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How Texas Tennis survived adversity in the past

Updated: Oct 16, 2020

With all the sadness in the world right now, the cancellation of a tennis event may not be at the top of everyone's list. However, for those whose lives are deeply impacted by participation in tennis, the inability to play the sport that we love has hit pretty hard.


As the COVID-19 pandemic impacts our communities, we have been asked not to play the sport we love. This is not the first time that Texas tennis players had to respond to sudden, drastic changes to society and the economy. During the Great Depression and WWII, citizens of all ages put aside their differences to make personal sacrifices to help protect the well-being of others.

Freeman Field Tennis Team - August 1943

The boom that Texas and the country experienced in the 1920s ended as panic led to the stock market crash and the country headed into the Great Depression.  The effects of the Depression were felt all the way to the tennis court. In an interview with Texan Bud Turner conducted by the Texas Tennis Museum, he stated:

"When we went to tournaments, we would wear our tennis clothes and we would carry a paper bag and our tennis racquets, and we'd carry a sign for where we wanted to go. Three or four cars would go by and then one would give us a lift.  We would have a dollar and a half in our pocket to play a tournament and a paper sack. We’d always carry a pair of socks and a shirt for the finals in the paper sack.  I remember in Austin we slept on the State Capitol lawn overnight. The guard came, but we didn’t have anyplace else.  He just said, ‘You boys hold it down.’  He realized we were there for tennis, that we were tennis players since we wore our tennis clothes.

Country club memberships dropped with some members forced to resign over delinquent dues.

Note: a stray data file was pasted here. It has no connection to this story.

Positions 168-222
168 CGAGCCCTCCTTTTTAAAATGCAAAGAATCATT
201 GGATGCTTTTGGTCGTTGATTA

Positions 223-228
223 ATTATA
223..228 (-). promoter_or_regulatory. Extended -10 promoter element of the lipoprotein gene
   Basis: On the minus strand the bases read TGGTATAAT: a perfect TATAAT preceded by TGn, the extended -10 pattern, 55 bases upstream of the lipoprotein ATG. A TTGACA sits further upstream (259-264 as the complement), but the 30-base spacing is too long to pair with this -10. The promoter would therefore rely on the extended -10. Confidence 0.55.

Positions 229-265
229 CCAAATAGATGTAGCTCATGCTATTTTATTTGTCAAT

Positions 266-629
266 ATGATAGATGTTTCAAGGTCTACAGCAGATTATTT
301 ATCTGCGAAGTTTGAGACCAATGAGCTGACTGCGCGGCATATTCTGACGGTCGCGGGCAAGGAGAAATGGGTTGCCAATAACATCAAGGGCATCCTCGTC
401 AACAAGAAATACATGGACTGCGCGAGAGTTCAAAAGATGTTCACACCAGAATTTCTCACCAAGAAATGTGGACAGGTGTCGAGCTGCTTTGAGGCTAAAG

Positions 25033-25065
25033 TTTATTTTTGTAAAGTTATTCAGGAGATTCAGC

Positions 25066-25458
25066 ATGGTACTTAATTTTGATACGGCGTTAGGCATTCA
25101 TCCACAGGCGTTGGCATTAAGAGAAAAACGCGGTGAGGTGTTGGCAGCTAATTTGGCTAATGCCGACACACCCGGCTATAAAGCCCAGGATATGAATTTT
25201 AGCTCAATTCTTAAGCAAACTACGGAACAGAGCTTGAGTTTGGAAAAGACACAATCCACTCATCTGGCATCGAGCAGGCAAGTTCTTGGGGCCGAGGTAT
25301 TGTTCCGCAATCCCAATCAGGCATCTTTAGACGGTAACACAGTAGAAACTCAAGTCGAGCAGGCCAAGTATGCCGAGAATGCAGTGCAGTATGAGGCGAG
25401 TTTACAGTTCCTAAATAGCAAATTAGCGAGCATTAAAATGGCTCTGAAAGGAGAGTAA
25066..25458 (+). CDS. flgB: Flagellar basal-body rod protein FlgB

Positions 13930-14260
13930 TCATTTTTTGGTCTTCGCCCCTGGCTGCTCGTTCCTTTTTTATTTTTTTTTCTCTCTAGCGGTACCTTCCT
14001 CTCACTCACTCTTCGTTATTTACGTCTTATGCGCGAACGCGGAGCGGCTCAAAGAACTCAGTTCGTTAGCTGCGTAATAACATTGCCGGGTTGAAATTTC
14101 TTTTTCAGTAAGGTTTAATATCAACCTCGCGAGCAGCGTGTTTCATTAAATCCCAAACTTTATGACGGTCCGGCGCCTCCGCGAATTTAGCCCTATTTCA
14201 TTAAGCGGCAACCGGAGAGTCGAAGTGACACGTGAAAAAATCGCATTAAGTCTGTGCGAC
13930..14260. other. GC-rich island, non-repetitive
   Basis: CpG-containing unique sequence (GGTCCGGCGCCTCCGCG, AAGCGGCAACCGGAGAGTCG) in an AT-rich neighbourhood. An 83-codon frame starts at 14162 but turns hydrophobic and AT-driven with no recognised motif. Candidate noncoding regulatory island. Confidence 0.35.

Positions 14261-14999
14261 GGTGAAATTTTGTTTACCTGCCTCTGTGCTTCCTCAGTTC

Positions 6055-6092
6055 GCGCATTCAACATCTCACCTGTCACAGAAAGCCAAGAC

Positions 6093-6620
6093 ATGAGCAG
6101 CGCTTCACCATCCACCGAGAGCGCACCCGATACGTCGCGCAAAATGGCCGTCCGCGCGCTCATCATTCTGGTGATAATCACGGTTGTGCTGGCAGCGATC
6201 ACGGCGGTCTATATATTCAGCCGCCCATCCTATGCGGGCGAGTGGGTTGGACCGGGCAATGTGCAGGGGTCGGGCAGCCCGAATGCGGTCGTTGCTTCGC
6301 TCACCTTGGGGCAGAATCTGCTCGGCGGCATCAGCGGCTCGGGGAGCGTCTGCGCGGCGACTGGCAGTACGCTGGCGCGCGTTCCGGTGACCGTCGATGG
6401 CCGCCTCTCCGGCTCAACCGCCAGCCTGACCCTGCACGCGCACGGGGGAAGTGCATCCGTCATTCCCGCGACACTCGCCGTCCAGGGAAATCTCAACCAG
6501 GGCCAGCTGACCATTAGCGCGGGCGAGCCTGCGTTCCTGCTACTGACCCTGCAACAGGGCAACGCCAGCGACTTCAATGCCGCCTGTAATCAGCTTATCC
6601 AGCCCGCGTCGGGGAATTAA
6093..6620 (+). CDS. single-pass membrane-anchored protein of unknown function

At the end of the 1930s, World War II descended upon the world.  Wimbledon, the French Championships, and Davis Cup stopped play. On December 7, 1941 Japan attacked Pearl Harbor and the people of the United States were caught up in the war.  Approximately three-quarters of a million Texans served in WWII. 


“There was just a void there for a while," recalled Edgar Weller, who was stationed in California during the war. "Everyone that was eligible was drafted.”


Tennis equipment, shoes and string were hard to get. Rubber from tennis balls was needed for tires. Gasoline rationing made local travel difficult. Travel overseas was restricted.


When the war ended and tennis players returned to Texas, they found their courts in poor shape.  They were faced with the prospect of rebuilding. 


Texas tennis survived depression and war. Out of the ruins, it eventually rebuilt. Just as it did before, we at Delta Tennis have no doubt that tennis will come back. In fact, the social distancing restrictions that have come out of the COVID-19 pandemic may steer more athletes than ever toward the sport. In addition, fee-based programs may be harder for families to afford, due to our now coronavirus-stricken economy.


Delta Tennis' mission of offering refurbished equipment and no-cost programming will be as important as ever as we rebuild our economy, our community and our lives. We look forward to the day when we can get back on the courts and be a part of this important process.


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